English 2 students (10th grade and some upper division international students) explore the Essential Question: What do we value? Literature choices are diverse in author and genre, and include The Little Prince (St. Exupéry), The Catcher in the Rye (Salinger), Woman Warrior (Kingston), Ceremony (Silko), and Things Fall Apart (Achebe) along with a full overview unit on poetry. We explore societal and individual values in discussion, reading, writing, and research. Students make connections between their experiences as adolescents and real and fictional characters in terms of decision making, histories, patterns of learning, and more. Students expand on what they learned in English 1 and write more advanced literary analysis, always guided and conferenced in multiple drafts. MLA format is reviewed and practiced in all formally submitted assignments. They also have opportunities to write creatively, journal, peer and self edit, develop mature sentence structure, and reflect on their writing. As in English 1, vocabulary is extracted from our readings and other activities and can be individualized depending on the needs of students.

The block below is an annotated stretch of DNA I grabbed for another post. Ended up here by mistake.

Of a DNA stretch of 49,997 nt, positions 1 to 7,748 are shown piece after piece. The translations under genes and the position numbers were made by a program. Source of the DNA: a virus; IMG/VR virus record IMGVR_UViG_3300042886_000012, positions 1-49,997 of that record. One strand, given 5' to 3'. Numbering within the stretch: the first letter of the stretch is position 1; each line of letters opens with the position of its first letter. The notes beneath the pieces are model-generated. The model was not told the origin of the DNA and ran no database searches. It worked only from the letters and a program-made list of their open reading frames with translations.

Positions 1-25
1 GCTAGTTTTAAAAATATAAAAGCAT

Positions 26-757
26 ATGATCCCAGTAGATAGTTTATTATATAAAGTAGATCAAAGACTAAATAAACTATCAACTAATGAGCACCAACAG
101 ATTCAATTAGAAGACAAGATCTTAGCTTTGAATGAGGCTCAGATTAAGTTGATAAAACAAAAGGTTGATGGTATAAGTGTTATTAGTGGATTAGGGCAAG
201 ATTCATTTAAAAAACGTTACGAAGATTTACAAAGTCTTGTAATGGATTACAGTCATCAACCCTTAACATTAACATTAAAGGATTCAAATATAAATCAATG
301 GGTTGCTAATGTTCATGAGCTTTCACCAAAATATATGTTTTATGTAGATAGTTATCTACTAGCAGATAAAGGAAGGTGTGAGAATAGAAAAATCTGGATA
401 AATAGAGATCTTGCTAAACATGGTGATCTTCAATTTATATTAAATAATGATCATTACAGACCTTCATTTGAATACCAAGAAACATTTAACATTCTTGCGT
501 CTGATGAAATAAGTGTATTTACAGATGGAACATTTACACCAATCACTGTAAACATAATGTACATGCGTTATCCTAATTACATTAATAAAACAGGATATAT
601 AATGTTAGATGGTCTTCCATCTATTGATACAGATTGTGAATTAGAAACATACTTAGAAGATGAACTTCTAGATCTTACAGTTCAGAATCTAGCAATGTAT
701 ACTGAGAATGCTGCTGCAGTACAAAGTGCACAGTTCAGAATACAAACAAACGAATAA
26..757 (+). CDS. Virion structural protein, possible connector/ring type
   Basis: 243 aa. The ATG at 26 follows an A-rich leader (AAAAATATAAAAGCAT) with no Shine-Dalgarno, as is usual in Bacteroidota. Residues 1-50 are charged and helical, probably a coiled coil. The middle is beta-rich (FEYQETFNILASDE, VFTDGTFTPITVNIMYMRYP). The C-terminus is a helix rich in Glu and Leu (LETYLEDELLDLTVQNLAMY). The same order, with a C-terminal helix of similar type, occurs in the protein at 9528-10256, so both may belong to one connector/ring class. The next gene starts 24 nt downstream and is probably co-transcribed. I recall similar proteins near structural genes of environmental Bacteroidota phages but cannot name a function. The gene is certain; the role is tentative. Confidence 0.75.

11th Grade - English 3 OR Honors American Literature

Juniors have two options for English, which is decided in combination with students, parents, advisors, and teacher recommendations. Both courses are structured around the theme of American meritocracy and its evolution through the literature. English 3 students read a selection of colonial literature and nonfiction: The Crucible (Miller) , The Great Gatsby (Fitzgerald), Cat's Cradle (Vonnegut), Fences (Wilson), and The Things They Carried (O'Brien) along with selected poetry and short fiction. Writing assignments build on skills learned in English 2 with the goal of developing college-ready essays and personal narratives, along with experimenting with poetry and creative writing.